Possibly as early as 40,000 years ago, a series of mountain glaciers moved downslope carving out many valleys.During full glaciation, an icecap as thick as 3,000 feet covered most of what is now Yellowstone. These glaciers retreated 14,000 years ago. In a short period of time, plants and animals colonized the landscape and humans arrived in this area about 12,000 years ago. Following the melting of the glaciers or deglaciation, the climate was still colder and moister than present conditions. High altitude subalpine and alpine vegetation communities dominated the area, with mixed conifer forests at lower elevation basins. Trees appeared 11,500 years ago, beginning with Englemann spruce, followed by lodgepole pine, Douglas fir, whitebark pine, and limber pine. Between 9,500 and 5,000 years ago, a period of increased warmth and aridity occurred resulting in an increase of Douglas fir and other drought resistant species. About 80% of the park has soil derived by rhyolite lava flows and the lodgepole pine is the predominant tree on these nutrient-poor soils. Fire frequency may also have increased during this time.By about 5,000 years ago, the vegetation was similar to that of today.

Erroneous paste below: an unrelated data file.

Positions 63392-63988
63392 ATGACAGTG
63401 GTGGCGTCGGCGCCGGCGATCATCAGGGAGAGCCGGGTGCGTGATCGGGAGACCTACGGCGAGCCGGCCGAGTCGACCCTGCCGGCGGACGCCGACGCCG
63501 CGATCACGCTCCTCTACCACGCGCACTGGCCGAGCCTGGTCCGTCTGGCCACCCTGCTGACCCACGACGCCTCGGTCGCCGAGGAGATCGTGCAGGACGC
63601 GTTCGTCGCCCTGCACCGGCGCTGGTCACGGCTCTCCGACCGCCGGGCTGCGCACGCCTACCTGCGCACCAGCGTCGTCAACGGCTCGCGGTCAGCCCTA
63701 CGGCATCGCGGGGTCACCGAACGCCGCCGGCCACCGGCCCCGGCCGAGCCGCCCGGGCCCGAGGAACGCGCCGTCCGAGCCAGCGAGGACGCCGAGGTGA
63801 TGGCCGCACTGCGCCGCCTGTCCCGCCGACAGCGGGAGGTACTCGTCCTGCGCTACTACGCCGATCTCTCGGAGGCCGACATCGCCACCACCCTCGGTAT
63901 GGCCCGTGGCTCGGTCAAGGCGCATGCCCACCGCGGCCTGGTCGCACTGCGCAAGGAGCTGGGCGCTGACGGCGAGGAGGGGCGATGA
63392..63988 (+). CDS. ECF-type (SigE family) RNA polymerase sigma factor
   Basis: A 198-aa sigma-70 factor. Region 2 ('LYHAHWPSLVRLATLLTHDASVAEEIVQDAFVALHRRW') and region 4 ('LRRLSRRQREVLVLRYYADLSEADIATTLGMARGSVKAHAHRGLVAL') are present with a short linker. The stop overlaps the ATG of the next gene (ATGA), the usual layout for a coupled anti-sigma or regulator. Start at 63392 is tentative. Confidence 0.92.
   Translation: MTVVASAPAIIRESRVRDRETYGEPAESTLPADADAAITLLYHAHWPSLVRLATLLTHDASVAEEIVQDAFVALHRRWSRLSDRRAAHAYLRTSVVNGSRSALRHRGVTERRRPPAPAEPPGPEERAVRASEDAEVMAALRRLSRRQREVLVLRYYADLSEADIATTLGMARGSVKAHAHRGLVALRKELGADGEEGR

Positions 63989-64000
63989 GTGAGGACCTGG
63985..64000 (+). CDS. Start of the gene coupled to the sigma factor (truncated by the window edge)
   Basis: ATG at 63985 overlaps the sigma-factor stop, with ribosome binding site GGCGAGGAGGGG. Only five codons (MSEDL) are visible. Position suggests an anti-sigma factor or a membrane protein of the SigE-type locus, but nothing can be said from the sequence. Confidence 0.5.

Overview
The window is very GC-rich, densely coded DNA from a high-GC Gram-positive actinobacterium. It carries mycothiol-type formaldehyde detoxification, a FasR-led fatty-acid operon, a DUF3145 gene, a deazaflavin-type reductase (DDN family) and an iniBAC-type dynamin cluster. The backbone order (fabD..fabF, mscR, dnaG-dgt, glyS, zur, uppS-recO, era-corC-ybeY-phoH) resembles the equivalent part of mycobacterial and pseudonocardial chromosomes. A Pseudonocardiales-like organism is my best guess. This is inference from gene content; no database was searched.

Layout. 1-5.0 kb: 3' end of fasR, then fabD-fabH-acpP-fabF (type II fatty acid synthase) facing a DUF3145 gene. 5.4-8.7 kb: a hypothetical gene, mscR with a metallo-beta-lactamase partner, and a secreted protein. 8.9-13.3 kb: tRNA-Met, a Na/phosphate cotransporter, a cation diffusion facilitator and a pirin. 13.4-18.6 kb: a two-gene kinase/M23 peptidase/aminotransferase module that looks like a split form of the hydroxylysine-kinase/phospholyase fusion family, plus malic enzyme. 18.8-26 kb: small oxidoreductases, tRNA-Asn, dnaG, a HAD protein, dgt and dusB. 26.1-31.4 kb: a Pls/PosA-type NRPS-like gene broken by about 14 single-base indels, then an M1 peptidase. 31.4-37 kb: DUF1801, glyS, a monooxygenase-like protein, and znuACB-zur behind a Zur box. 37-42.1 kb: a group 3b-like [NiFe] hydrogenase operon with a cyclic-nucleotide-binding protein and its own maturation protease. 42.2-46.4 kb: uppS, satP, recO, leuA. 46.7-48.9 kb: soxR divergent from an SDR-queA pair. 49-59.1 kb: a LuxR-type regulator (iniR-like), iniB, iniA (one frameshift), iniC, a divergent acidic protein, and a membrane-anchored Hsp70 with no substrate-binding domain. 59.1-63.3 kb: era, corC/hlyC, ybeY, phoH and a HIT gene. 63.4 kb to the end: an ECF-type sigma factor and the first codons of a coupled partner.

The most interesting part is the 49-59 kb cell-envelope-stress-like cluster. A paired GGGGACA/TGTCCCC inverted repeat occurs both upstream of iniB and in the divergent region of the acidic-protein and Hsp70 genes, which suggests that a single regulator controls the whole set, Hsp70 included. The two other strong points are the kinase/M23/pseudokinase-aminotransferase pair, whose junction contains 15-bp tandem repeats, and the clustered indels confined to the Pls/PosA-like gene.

We know more details about the environment the closer time gets to modern days. The Mideval Climatic Anomalie was a world-wide drought between 1,000 and 750 years B.P. Following this dry period, the Little Ice Age was another world-wide climatic event between A.D. 1450-1850. The Little Ice Age can be identified in the tree rings of Douglas fir trees as they grew very slowly during this cold period. Archeologists have found very few sites in the park that date to the Little Ice Age time. The park has been warming since the end of the Little Ice Age. Understanding changes in the past climatic is key to understanding how early people lived in the park.